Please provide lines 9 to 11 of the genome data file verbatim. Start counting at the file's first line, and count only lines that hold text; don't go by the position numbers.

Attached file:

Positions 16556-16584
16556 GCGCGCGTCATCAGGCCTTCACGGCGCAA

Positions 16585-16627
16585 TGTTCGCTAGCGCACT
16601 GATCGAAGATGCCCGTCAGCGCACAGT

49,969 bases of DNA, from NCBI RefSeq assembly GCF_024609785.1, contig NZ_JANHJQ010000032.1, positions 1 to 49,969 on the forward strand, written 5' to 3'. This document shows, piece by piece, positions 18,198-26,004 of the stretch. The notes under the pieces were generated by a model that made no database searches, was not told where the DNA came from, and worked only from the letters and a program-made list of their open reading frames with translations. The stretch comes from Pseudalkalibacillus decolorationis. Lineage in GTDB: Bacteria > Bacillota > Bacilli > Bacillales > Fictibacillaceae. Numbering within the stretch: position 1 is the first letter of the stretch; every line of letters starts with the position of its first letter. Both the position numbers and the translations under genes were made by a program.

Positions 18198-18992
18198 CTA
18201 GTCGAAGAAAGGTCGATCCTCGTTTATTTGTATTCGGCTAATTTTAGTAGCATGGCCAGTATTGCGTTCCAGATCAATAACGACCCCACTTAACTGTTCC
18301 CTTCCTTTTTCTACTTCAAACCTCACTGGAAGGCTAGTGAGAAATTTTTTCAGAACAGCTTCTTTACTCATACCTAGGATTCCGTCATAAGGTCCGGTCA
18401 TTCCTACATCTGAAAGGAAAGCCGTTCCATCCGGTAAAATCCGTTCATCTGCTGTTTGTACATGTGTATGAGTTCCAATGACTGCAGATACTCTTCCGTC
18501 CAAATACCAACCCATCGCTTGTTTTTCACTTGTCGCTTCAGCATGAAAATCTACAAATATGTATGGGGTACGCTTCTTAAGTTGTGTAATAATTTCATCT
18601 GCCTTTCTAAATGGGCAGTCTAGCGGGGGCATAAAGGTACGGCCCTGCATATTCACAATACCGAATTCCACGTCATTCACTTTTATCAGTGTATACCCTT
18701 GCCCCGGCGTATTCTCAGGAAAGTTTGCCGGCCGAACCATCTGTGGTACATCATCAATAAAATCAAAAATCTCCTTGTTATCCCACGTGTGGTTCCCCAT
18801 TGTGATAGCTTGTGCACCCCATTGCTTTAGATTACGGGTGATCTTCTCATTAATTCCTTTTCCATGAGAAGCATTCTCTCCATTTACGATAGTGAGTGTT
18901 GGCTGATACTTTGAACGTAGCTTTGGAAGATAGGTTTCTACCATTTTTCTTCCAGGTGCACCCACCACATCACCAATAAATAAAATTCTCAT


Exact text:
18201 GTCGAAGAAAGGTCGATCCTCGTTTATTTGTATTCGGCTAATTTTAGTAGCATGGCCAGTATTGCGTTCCAGATCAATAACGACCCCACTTAACTGTTCC
18301 CTTCCTTTTTCTACTTCAAACCTCACTGGAAGGCTAGTGAGAAATTTTTTCAGAACAGCTTCTTTACTCATACCTAGGATTCCGTCATAAGGTCCGGTCA
18401 TTCCTACATCTGAAAGGAAAGCCGTTCCATCCGGTAAAATCCGTTCATCTGCTGTTTGTACATGTGTATGAGTTCCAATGACTGCAGATACTCTTCCGTC